Love Field Controllers Guide Desperate Pilot to Safety | NBC 5 Dallas-Fort Worth

Love Field Controllers Guide Desperate Pilot to Safety

Two controllers nominated for national award in late-night emergency

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    NEWSLETTERS

    Two air traffic controllers at Dallas Love Field were working an overnight shift on Oct. 19 when suddenly, at about 3 a.m., the pilot of a small plane that had just taken off stopped communicating. (Published Thursday, Nov. 5, 2015)

    Two air traffic controllers at Dallas Love Field were working an overnight shift on Oct. 19 when suddenly, at about 3 a.m., the pilot of a small plane that had just taken off stopped communicating.

    Controller Nick Valadez tried repeatedly to talk to the pilot on the radio, but there was no answer.

    “Tried reaching out to him,” Valadez recalled in an interview Thursday. “He was just gone.”

    The plane also stopped sending its electronic signature and appeared to have no lights.

    Valadez and fellow controller Wade Martin weren’t sure what was going on, but speculated the plane had complete electrical failure.

    The plane circled around the airport, but flew so low, it sometimes disappeared.

    "We did lose his target a couple times, which did concern me, because out to the east we have homes, we have trees," Martin said.

    After 15 tense minutes, the control tower received a surprise call.

    It was from a Dallas 911 operator.

    "We just got a call,” the operator said. “The guy said that he was trying to get a hold of the Love Field tower. He had total electrical failure and he was trying to land."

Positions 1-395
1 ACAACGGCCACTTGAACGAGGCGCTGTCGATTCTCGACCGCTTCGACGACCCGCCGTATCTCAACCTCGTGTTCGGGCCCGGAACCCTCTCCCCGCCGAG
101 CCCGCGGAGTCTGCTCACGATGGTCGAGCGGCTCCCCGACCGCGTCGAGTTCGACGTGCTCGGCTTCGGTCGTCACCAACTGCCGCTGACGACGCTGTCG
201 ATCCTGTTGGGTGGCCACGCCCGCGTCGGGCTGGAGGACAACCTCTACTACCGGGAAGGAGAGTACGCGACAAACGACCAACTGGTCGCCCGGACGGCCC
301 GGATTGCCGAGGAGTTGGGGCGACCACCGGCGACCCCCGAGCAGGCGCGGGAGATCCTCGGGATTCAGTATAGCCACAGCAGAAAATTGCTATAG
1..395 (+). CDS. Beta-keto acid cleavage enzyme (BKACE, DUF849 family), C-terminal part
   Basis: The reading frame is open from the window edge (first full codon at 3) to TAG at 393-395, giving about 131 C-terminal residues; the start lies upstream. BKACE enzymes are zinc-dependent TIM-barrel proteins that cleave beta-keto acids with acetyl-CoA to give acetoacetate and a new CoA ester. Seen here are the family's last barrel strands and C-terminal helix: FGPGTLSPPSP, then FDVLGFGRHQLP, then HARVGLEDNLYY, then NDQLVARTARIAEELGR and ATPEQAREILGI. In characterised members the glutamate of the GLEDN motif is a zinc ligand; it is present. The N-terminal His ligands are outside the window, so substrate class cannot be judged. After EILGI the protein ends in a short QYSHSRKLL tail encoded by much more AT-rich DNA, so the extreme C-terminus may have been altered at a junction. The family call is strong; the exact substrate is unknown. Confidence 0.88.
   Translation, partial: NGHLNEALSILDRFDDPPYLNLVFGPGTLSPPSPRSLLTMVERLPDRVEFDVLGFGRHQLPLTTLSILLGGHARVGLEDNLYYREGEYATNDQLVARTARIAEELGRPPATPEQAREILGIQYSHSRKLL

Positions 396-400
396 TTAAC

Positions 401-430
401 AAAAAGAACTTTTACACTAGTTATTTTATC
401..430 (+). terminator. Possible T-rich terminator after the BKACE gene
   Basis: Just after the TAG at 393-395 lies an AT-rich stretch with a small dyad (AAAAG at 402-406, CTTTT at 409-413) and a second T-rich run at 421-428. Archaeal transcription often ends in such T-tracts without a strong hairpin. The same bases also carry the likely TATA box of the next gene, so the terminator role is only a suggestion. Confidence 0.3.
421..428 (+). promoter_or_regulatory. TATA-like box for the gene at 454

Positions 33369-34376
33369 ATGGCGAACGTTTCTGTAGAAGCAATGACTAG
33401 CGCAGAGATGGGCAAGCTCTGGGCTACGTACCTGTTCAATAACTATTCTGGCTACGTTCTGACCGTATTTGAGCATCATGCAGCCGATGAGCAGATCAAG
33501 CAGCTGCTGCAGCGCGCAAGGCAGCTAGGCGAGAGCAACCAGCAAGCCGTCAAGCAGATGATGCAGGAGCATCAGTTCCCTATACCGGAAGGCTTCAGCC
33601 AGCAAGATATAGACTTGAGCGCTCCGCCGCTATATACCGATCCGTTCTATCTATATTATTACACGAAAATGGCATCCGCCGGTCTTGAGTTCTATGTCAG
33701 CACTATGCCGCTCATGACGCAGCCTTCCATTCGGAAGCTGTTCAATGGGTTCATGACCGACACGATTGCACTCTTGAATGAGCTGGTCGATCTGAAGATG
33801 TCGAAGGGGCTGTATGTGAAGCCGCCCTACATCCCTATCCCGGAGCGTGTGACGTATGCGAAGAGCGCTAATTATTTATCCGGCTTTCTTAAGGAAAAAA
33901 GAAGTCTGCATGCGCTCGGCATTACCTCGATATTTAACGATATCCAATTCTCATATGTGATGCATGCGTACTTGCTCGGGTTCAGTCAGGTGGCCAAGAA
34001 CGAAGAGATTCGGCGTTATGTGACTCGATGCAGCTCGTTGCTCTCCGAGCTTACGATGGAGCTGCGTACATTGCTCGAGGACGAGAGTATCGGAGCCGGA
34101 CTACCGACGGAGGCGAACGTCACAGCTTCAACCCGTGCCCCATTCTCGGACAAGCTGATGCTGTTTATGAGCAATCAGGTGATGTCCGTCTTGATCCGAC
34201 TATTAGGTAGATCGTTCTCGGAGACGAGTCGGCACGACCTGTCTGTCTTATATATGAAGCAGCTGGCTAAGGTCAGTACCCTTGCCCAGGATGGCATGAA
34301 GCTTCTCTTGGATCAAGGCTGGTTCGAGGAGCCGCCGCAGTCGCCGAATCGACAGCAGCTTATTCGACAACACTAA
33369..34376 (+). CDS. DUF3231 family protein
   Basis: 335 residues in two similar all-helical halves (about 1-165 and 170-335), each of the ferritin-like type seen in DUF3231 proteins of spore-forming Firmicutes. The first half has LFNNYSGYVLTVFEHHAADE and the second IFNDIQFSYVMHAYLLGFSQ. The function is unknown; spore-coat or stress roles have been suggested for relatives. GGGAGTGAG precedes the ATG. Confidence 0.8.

But he was calling from a disconnected cell phone. The controllers had no way to call him back.

    A few minutes later, 911 called again.

    “I have him on the line,” the 911 operator said.

    "Please connect him,” Martin said.

    "Hello?" the pilot said.

    "Can you hear me?" Martin asked.

    "Barely," the pilot answered.

    But they could communicate.

    The controller asked, "Do you have your gear down?"

    The answer from the pilot was not reassuring.

    "I have no indication."

    The pilot wasn’t even sure how to get back to the airport.

    "I'm having trouble looking at the maps to fly to the tower,” the pilot said. “Where is it exactly?"

    Martin wasted no time.

    "OK, from what we see on the radar scope, you're directly north of the airport," he said.

    Step by step, Martin guided him in over the phone while Valadez worked the radio, coordinating emergency crews and keeping other planes off the runway.

    "Do you have the airport in sight?" Martin asked the pilot.

    “Yes, sir.”

    The pilot flew low over the runway to see if his landing gear was down.

    Another plane, which happened to be carrying the Dallas Stars hockey team, had just landed after a game in Colorado.

    That pilot and emergency crews could see that the landing gear appeared down.

    Martin told the pilot in trouble.

    And with that, he turned around to land.

    But there was another twist.

    The pilot wouldn’t have any engine, either.

    “I will land with the engine off just in case the gear is not locked," the pilot said over the phone.

    "Not a problem,” Martin answered.

    Martin and Valadez both sounded remarkably calm, according to recordings of the phone call and radio traffic.

    "It's part of our training to stay calm to keep the pilots calm because if we're freaking out, they are going to freak out and they're not going to be able to fly the plane," Martin said.

    With emergency crews standing by, the plane landed -- perfectly.

    For their work, the two controllers have been nominated for the national Archie League Medal of Safety Award, the profession’s highest honor.

    The registered owner of the plane, from Midland, did not return phone calls for comment.

    But the two controllers said it was just another day at work.

    “Another day. Another day,” they both said.
     

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